The Vice President Who Disappeared
When students returned to Manhattanville College last month for the new academic year, the senior vice president for student affairs, Mary Corrarino, was in her usual active role. But the day after she was giving speeches and schmoozing with students, she was gone. Students received an e-mail message noting that a new person would be serving in Corrarino's role on an interim basis, but there was no explanation given for why the position was vacant.
The sudden departure of the popular administrator -- widely believed to be a firing and unexplained by college officials -- has infuriated both professors and students. Last week, the faculty of the liberal arts college in Westchester County, N.Y., voted 71-2 to demand a special outside investigation into her dismissal. The faculty also voted no confidence, by a margin of 60-4, in President Richard Berman.
Students rallied outside a special meeting of a committee of the Board of Trustees on Wednesday and have organized a Facebook group called "Where in the world is Mary Corrarino?" that contains student testimonials about Corrarino's impact on their lives. After the board meeting, an outside spokesman hired by the college released a short statement saying in part: ""The Board of Trustees met today to review the circumstances surrounding the departure of one of its senior executives. After long and thoughtful discussion, the majority confirmed their support and confidence in the president's leadership."
The spokesman said that because the issue was one involving a personnel matter, he could say nothing more. Corrarino did not respond to messages.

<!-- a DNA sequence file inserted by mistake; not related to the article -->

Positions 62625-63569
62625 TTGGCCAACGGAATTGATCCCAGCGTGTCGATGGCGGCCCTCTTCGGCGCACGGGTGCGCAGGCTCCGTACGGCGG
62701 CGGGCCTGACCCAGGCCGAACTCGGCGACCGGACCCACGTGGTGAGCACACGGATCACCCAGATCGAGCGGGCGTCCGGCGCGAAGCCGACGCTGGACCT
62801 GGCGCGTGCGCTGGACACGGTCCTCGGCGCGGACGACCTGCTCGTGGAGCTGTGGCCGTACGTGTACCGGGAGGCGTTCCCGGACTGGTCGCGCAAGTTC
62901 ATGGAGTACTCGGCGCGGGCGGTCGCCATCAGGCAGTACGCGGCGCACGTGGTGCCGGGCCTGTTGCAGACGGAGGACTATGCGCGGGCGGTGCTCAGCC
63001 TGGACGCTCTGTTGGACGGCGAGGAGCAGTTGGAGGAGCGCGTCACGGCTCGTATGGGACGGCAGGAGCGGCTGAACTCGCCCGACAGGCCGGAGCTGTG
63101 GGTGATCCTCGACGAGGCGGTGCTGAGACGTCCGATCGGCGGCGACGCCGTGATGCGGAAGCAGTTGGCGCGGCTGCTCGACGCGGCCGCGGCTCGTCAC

David Adams, associate professor of business and the elected chair of the faculty, said that professors were unable to speak about the situation because lawyers were involved in the dispute. He confirmed the two faculty votes, but declined to comment further. The Journal News reported that Berman told professors that he had "irreconcilable differences" with Corrarino.
Lindsey Keller, a senior at the college who helped organize Wednesday's protest, said "Mary is the one you go to here if you have a problem, and she solves it."
Keller said that while she has been at Manhattanville, students were concerned about inadequate education about how to prevent sexual assaults and Corrarino organized a program. Students were frustrated by the way exams were being scheduled and Corrarino got students and professors together to work out a solution. Students were angered by prices in the cafeteria and Corrarino got them changed. "She relates directly to students," she said.
Corrarino didn't always do what students wanted, but they praised her as honest and decisive. "I would always go to her. She will make a decision and get things done whether it is in my favor or not, but she's the one you go to," Keller added.
One student who has known her from birth is Mary Ogorzaly, her goddaughter. Ogorzaly, who organized the Facebook group, said that Corrarino graduated from Manhattanville in the same class as her mother and has deep ties to the college. "She has so much invested in this school," she said, adding that she had not spoken to Corrarino about her sudden departure.
For the college to get rid of someone whom so many students rely on -- without any explanation -- is deeply insulting, Ogorzaly said. "There's way too much secrecy," she said. "They don't think they can trust us. It makes us all feel like they think we are little children."